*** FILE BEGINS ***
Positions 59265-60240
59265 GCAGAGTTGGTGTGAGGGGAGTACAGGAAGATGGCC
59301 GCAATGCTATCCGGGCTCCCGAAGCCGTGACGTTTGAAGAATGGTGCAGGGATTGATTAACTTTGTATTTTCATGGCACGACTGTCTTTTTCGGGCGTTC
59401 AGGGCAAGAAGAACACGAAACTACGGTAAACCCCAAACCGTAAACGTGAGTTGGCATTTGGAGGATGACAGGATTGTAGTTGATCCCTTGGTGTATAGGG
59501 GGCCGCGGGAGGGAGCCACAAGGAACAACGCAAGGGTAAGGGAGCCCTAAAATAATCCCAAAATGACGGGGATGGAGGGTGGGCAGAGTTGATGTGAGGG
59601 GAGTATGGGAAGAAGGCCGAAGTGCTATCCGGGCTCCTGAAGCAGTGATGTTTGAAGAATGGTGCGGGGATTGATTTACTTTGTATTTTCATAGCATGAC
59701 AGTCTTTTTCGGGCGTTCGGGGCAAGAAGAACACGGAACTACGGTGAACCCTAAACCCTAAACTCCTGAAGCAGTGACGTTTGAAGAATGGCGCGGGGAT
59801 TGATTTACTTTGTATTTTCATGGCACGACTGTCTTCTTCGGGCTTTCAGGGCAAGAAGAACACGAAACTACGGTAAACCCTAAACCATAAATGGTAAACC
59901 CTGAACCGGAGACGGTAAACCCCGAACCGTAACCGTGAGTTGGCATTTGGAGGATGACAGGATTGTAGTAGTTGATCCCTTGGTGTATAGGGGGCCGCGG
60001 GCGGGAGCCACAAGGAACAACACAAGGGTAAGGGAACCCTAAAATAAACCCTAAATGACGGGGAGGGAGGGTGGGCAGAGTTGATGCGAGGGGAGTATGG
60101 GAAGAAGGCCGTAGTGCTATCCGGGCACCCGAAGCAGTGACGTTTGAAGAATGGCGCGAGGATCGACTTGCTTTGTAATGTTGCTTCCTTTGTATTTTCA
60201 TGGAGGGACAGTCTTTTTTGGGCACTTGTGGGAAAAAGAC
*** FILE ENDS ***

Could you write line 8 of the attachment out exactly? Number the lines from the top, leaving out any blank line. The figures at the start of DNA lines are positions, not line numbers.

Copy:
59801 TGATTTACTTTGTATTTTCATGGCACGACTGTCTTCTTCGGGCTTTCAGGGCAAGAAGAACACGAAACTACGGTAAACCCTAAACCATAAATGGTAAACC